coasts and oceans > newsfile > efforts to save tuna fisheries so far a 'total failure'
Efforts to save tuna fisheries so far a 'total failure'Posted: 28 Jun 2009
Countries that have signed up to the international tuna treaty have totally failed to come up with ways to cap fishing capacity, conservationists report. Most are failing to follow the advice of their own scientists and together they are making only slow progress in reducing illegal fishing, overfishing and bycatch of other marine life.
Three scorecards, produced by WWF for the regional fisheries meeting which opened in San Sebastain, Spain, today, found that not one of the 80 governments involved is doing a good job in any area. Most are making slow progress and have room for improvement, but some are falling miserably in important areas.
|Frozen Tunas to be auctioned at the Tsukiji fish market, Tokyo. Photo � WWF-Canon/Michel GUNTHER
Governments are performing most poorly in the conservation and management of tuna stocks, with little advance in reducing the size and capacity of the fleets chasing fewer and fewer fish..
All 23 commercially exploited stocks of tuna are heavily fished, with at least nine classified as fully fished and a further four classified as overexploited or depleted. Three stocks are classified as Critically Endangered, three as Endangered, and three as Vulnerable to extinction.
�Our assessment shows a resource in trouble, fisheries in trouble and institutions in trouble,� said Miguel Jorge, Marine Director at WWF International. �But we believe there is still time to protect key ocean ecosystems where tuna is a top predator, and conserve the fisheries and the communities that depend on them.�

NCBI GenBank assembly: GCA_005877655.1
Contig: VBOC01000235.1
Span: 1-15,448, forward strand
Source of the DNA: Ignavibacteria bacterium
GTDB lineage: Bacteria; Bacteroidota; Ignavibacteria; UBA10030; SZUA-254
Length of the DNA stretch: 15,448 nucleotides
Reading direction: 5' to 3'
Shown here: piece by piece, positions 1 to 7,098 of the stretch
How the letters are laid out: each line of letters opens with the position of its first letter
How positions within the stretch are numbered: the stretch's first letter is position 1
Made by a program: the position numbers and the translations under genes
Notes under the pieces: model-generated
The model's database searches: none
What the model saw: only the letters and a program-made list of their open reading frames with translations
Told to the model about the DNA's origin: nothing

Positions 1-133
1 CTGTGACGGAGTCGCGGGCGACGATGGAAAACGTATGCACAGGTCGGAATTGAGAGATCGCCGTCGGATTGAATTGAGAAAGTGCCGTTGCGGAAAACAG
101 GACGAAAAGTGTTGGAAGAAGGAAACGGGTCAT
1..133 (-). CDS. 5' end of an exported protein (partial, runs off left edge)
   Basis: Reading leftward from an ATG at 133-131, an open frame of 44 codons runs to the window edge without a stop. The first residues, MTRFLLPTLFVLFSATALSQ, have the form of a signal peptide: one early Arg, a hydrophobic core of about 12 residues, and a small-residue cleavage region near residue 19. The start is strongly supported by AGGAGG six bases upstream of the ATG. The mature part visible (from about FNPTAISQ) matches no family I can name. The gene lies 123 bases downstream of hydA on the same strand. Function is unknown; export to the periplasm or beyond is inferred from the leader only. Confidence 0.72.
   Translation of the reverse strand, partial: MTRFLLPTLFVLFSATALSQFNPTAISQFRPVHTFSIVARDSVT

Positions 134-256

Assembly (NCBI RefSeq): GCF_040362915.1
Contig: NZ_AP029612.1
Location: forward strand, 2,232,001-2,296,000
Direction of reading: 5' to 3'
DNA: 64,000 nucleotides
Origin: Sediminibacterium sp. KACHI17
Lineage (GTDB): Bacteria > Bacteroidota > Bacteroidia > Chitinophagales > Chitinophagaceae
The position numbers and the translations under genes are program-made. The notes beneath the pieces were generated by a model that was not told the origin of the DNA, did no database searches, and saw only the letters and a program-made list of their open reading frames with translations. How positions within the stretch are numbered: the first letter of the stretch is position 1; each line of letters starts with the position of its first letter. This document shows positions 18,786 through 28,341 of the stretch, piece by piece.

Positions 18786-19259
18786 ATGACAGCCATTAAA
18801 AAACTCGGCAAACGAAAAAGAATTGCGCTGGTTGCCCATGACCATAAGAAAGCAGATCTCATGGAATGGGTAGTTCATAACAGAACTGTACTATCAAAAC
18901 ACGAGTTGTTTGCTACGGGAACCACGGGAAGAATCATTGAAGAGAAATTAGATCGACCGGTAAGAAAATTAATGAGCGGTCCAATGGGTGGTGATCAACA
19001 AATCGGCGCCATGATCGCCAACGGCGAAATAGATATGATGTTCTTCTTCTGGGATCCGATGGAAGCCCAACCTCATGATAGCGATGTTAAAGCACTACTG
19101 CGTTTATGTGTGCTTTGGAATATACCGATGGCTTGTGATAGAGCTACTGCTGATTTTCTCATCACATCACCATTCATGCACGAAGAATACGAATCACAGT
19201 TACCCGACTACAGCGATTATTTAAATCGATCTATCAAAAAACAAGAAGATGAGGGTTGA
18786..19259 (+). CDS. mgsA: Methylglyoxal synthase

Heading for collapse
�We now have too much experience to ignore on how fast over-exploited fisheries collapse and how slowly, if at all, they recover. With Bluefin tuna none of the collapsed populations are recovering and the remaining populations are clearly heading towards collapse.�
WWF asked the meeting to do more to prevent bycatch of turtles, sharks, juvenile tuna and other animals. Key measures will involve more effective regulation of the bycatch problem including the use of equipment known as Fish Aggregation Devices (FADs).
�We know enough right now for governments to immediately adopt and implement best-practices to avoid bycatch,� said Jorge. �Even best-practices can be improved, so ongoing research and on-the-water trials are critical to bring bycatch as close to zero as possible.�
|Tuna fishing. A raised landing net brings the tuna to the surface in Sardinia, Italy.
© Antonio Pais/FAO
WWF�s assessment traced progress on key fisheries management measures since the first global meeting of governments involved in tuna fisheries, in Kobe, Japan in 2007. That meeting agreed on a 14 point action plan for all RFMOs.
�So far, we haven�t seen much action,� said Jorge. �We know what needs to be done. What we would like to see from San Sebastian are clear signs that the community of tuna nations is setting up global consensus on real moves towards addressing the key issues of over-capacity and bycatch.
�We know it won�t be easy, but there are no other choices.�
NOTE: Today's meeting incldes representatives from all five tuna related Regional Fisheries Management Organisations. These were set up to conserve and protect Southern Bluefin tuna as well as tuna species in the Inter-American region and in the Atlantic, Indian Ocean and the Western and Central Pacific regions.
Bluefin tuna can reach over 4 metres in length and average around 250kg in weight. When chasing prey they travel at speeds of 70 plus kilometres per hour. But the bluefin tuna stock in the Mediterranean Sea is at serious risk of collapse. A massive and hi-tech commerical fishing fleet and illegal fishing could mean that this magnificent species is gone from Mediterranean waters. See more at www.panda.org
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